Although we don't believe in timing the market or panicking over daily movements, we do like to keep an eye on market changes -- just in case they're material to our investing thesis.
If you were to look at today's stock market level in isolation, you'd be forced to conclude that the October government shutdown and run-up to the debt ceiling deadline did nothing to harm investor confidence. Indeed, the S&P 500 gained 0.7% to finish at an all-time high. The narrower Dow Jones Industrial Average (DJINDICES: ^DJI ) finished flat, hamstrung by two of its top components; the index remains 1.9% below its record high, set on Sept. 18.
Pity the Dow -- as a price-weighted index, it cannot add Google (NASDAQ: GOOGL ) , because its nearly $900 stock price would automatically give the search company's stock too heavy a weighting. That's a shame, because the Dow could have used the 8.2% pop Google shares experienced in the after-hours session, after announcing solid results for the third quarter:
- Consolidated revenues rose 12% year on year to $14.89 billion, surpassing analysts' forecast of $14.79 billion.
- Excluding certain items, the company earned $10.74 per share, ahead of the $10.34 analysts were looking for, and 21% above the year-ago figure.
Although the shift from PCs to mobile devices is a challenge for any company involved with online advertising, Google -- like competitor Facebook (NASDAQ: FB ) -- appears to be navigating the transition very successfully. While its average cost-per-click – the rate Google charges advertisers – fell 8% in the third quarter, the 26% increase in the total number of paid clicks more than made up for it.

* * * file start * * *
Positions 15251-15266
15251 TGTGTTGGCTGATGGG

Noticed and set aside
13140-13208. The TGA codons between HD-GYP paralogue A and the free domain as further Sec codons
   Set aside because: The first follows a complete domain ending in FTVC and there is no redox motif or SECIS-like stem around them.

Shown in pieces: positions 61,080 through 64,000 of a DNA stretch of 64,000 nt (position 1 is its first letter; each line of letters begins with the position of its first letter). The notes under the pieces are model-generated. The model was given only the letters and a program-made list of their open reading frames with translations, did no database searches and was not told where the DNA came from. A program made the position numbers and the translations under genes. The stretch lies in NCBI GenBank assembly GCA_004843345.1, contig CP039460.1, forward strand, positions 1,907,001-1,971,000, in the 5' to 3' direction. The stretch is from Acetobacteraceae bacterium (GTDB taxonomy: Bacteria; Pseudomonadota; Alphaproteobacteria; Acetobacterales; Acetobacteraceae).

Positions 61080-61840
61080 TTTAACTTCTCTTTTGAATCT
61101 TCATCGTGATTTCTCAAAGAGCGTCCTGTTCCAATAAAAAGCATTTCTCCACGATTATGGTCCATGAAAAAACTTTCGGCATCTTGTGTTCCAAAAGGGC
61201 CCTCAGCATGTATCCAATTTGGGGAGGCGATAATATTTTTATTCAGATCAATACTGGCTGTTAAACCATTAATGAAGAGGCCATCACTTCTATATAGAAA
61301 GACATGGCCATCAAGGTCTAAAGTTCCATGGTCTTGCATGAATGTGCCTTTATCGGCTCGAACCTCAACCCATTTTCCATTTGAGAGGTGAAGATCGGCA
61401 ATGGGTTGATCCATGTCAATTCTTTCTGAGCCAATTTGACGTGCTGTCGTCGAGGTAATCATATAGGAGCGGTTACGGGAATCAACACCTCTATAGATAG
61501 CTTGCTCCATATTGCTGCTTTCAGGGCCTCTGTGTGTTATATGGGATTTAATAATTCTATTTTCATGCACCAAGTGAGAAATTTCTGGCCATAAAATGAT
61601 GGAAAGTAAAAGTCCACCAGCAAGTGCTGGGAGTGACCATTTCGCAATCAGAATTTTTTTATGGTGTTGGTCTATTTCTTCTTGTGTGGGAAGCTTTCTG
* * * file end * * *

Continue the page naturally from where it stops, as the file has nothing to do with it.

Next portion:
Compare that growth with the revenue record of two of the three Dow components that contributed the heaviest point losses today. Reporting yesterday, IBM (NYSE: IBM ) announced its sixth consecutive quarter of declining revenues, with a 4% year-on-year decline in the third quarter. Meanwhile, Goldman Sachs said this morning that revenues dropped 20% in the third quarter, thanks largely to a 44% contraction in revenues in its Fixed Income, Currency and Commodities unit.
Goldman is in a cyclical business, to be sure; but aren't IBM and Google in the same sector, at least nominally? "Nominally" is the operative word: Online advertising remains an area of secular growth, whereas the rate of growth in the industry IBM operates in -- corporate software and services -- is closely tied to that of broad economic activity. According to data from S&P Capital IQ, third-quarter sales for the S&P 500's Information Technology sector are expected to grow 2.9% year on year, in line with the expected 3.3% increase for the index as a whole.
Still, Google's numbers are promising for Facebook, which reports its third quarter results on Oct. 30 -- and for micro-blogging site Twitter, which is revving up for its highly anticipated IPO.
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